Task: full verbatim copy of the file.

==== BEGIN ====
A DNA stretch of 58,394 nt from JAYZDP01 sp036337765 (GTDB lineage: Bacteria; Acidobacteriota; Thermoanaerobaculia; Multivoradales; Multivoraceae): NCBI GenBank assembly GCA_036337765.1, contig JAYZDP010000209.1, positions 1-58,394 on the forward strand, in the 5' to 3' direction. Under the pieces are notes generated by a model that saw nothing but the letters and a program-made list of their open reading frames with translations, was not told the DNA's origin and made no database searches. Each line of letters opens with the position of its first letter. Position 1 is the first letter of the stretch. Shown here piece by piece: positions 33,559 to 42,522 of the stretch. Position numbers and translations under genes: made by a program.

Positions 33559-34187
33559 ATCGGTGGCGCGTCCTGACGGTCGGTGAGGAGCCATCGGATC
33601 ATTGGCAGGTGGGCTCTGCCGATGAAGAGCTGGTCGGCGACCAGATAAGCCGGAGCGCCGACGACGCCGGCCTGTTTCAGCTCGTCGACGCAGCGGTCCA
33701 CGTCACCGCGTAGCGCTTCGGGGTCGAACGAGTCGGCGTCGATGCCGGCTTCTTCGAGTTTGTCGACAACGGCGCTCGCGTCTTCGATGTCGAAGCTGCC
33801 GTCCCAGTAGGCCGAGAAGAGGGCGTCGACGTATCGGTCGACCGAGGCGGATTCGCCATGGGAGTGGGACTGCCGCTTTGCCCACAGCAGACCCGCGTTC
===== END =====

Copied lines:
A DNA stretch of 58,394 nt from JAYZDP01 sp036337765 (GTDB lineage: Bacteria; Acidobacteriota; Thermoanaerobaculia; Multivoradales; Multivoraceae): NCBI GenBank assembly GCA_036337765.1, contig JAYZDP010000209.1, positions 1-58,394 on the forward strand, in the 5' to 3' direction. Under the pieces are notes generated by a model that saw nothing but the letters and a program-made list of their open reading frames with translations, was not told the DNA's origin and made no database searches. Each line of letters opens with the position of its first letter. Position 1 is the first letter of the stretch. Shown here piece by piece: positions 33,559 to 42,522 of the stretch. Position numbers and translations under genes: made by a program.

Positions 33559-34187
33559 ATCGGTGGCGCGTCCTGACGGTCGGTGAGGAGCCATCGGATC
33601 ATTGGCAGGTGGGCTCTGCCGATGAAGAGCTGGTCGGCGACCAGATAAGCCGGAGCGCCGACGACGCCGGCCTGTTTCAGCTCGTCGACGCAGCGGTCCA
33701 CGTCACCGCGTAGCGCTTCGGGGTCGAACGAGTCGGCGTCGATGCCGGCTTCTTCGAGTTTGTCGACAACGGCGCTCGCGTCTTCGATGTCGAAGCTGCC
33801 GTCCCAGTAGGCCGAGAAGAGGGCGTCGACGTATCGGTCGACCGAGGCGGATTCGCCATGGGAGTGGGACTGCCGCTTTGCCCACAGCAGACCCGCGTTC